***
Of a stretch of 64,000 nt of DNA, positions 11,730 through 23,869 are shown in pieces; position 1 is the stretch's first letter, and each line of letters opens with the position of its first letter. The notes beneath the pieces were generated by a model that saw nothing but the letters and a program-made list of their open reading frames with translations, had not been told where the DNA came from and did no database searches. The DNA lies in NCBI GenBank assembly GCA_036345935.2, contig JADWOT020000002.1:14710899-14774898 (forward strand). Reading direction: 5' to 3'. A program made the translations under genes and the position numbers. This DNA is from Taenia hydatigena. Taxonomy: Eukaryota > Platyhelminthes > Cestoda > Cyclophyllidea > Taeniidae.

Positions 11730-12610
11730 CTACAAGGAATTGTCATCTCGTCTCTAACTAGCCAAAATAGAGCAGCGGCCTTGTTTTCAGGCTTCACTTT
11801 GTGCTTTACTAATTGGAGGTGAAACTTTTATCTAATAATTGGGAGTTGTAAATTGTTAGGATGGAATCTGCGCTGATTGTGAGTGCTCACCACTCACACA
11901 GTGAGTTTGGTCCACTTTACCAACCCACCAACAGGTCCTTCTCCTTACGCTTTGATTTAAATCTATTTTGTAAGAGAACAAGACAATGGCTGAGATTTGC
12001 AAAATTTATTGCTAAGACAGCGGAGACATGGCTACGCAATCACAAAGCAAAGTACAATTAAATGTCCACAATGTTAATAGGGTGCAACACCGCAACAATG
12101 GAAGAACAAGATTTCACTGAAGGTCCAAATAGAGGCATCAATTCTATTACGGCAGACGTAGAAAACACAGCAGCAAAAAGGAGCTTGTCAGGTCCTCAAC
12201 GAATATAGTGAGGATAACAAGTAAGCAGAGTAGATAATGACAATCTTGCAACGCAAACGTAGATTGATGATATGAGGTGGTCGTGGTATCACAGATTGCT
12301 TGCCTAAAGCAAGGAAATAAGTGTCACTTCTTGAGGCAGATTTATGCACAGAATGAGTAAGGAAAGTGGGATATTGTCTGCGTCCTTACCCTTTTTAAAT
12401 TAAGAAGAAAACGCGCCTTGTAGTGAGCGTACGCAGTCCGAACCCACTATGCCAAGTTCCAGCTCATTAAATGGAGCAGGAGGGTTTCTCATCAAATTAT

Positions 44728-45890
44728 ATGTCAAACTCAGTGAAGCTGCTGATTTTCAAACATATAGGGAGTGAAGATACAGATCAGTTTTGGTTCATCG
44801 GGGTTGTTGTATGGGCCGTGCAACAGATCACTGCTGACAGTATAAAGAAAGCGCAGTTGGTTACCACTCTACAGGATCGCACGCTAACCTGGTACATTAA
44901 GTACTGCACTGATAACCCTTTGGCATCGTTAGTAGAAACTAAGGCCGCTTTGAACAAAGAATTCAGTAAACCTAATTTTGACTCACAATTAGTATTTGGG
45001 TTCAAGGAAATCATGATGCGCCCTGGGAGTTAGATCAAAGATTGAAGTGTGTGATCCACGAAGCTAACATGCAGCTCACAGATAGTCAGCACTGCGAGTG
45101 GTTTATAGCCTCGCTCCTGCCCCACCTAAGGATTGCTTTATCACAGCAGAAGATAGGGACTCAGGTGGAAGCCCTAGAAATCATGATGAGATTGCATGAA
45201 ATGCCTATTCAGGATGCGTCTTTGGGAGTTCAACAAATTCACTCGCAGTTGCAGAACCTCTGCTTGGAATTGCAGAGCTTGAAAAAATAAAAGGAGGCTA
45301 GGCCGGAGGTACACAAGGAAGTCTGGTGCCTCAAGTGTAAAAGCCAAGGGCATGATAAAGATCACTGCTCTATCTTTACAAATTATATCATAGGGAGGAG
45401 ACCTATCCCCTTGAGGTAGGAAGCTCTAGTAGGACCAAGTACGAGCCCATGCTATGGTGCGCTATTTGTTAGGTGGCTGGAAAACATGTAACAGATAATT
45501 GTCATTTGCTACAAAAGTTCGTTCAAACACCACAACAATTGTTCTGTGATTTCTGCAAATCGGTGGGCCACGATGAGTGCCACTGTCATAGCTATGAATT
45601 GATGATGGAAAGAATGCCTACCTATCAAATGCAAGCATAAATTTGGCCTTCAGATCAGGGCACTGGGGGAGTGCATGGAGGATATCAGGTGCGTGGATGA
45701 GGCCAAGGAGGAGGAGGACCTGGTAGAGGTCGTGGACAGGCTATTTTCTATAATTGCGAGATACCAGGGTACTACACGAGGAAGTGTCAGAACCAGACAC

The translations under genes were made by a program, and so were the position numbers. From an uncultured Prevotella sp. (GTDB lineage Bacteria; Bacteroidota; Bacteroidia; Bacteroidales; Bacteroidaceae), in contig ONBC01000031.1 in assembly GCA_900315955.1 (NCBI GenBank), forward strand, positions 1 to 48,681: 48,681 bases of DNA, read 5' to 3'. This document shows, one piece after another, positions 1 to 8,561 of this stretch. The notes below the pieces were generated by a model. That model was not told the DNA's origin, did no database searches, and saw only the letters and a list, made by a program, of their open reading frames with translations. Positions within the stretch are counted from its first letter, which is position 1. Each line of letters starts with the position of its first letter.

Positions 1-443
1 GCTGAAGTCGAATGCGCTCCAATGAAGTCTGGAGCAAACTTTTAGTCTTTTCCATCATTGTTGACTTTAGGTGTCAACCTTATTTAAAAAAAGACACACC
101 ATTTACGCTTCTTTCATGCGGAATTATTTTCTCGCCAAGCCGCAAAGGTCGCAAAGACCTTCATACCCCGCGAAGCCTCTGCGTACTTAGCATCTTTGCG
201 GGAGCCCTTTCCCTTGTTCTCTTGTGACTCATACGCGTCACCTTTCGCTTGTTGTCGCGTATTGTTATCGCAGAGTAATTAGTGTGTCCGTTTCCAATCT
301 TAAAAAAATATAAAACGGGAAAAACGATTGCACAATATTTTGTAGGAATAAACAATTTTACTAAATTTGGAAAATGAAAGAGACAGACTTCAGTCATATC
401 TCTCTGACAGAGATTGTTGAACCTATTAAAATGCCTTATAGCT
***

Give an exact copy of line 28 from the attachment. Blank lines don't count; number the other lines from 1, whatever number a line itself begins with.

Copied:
301 TAAAAAAATATAAAACGGGAAAAACGATTGCACAATATTTTGTAGGAATAAACAATTTTACTAAATTTGGAAAATGAAAGAGACAGACTTCAGTCATATC